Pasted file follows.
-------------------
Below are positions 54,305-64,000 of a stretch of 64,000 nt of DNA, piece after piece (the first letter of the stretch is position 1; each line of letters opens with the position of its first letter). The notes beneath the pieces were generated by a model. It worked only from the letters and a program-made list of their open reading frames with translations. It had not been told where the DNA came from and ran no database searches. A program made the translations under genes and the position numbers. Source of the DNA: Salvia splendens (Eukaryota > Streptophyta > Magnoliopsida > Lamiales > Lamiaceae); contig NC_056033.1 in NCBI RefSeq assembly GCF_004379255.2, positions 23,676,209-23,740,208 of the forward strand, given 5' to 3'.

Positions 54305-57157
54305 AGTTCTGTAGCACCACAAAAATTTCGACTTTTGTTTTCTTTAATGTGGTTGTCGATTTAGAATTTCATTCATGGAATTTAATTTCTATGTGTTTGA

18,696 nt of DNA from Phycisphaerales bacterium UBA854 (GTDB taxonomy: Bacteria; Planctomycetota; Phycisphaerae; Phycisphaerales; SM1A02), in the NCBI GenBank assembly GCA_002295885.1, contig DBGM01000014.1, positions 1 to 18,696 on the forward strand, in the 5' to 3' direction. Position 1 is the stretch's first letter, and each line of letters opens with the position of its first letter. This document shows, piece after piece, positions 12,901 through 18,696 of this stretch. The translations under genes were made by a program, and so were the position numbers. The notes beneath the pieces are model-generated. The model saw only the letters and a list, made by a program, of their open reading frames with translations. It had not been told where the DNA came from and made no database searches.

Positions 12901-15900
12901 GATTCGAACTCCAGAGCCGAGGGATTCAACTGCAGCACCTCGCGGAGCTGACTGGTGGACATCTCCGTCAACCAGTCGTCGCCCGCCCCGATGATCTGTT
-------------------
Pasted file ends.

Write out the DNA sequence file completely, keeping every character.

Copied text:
Below are positions 54,305-64,000 of a stretch of 64,000 nt of DNA, piece after piece (the first letter of the stretch is position 1; each line of letters opens with the position of its first letter). The notes beneath the pieces were generated by a model. It worked only from the letters and a program-made list of their open reading frames with translations. It had not been told where the DNA came from and ran no database searches. A program made the translations under genes and the position numbers. Source of the DNA: Salvia splendens (Eukaryota > Streptophyta > Magnoliopsida > Lamiales > Lamiaceae); contig NC_056033.1 in NCBI RefSeq assembly GCF_004379255.2, positions 23,676,209-23,740,208 of the forward strand, given 5' to 3'.

Positions 54305-57157
54305 AGTTCTGTAGCACCACAAAAATTTCGACTTTTGTTTTCTTTAATGTGGTTGTCGATTTAGAATTTCATTCATGGAATTTAATTTCTATGTGTTTGA

18,696 nt of DNA from Phycisphaerales bacterium UBA854 (GTDB taxonomy: Bacteria; Planctomycetota; Phycisphaerae; Phycisphaerales; SM1A02), in the NCBI GenBank assembly GCA_002295885.1, contig DBGM01000014.1, positions 1 to 18,696 on the forward strand, in the 5' to 3' direction. Position 1 is the stretch's first letter, and each line of letters opens with the position of its first letter. This document shows, piece after piece, positions 12,901 through 18,696 of this stretch. The translations under genes were made by a program, and so were the position numbers. The notes beneath the pieces are model-generated. The model saw only the letters and a list, made by a program, of their open reading frames with translations. It had not been told where the DNA came from and made no database searches.

Positions 12901-15900
12901 GATTCGAACTCCAGAGCCGAGGGATTCAACTGCAGCACCTCGCGGAGCTGACTGGTGGACATCTCCGTCAACCAGTCGTCGCCCGCCCCGATGATCTGTT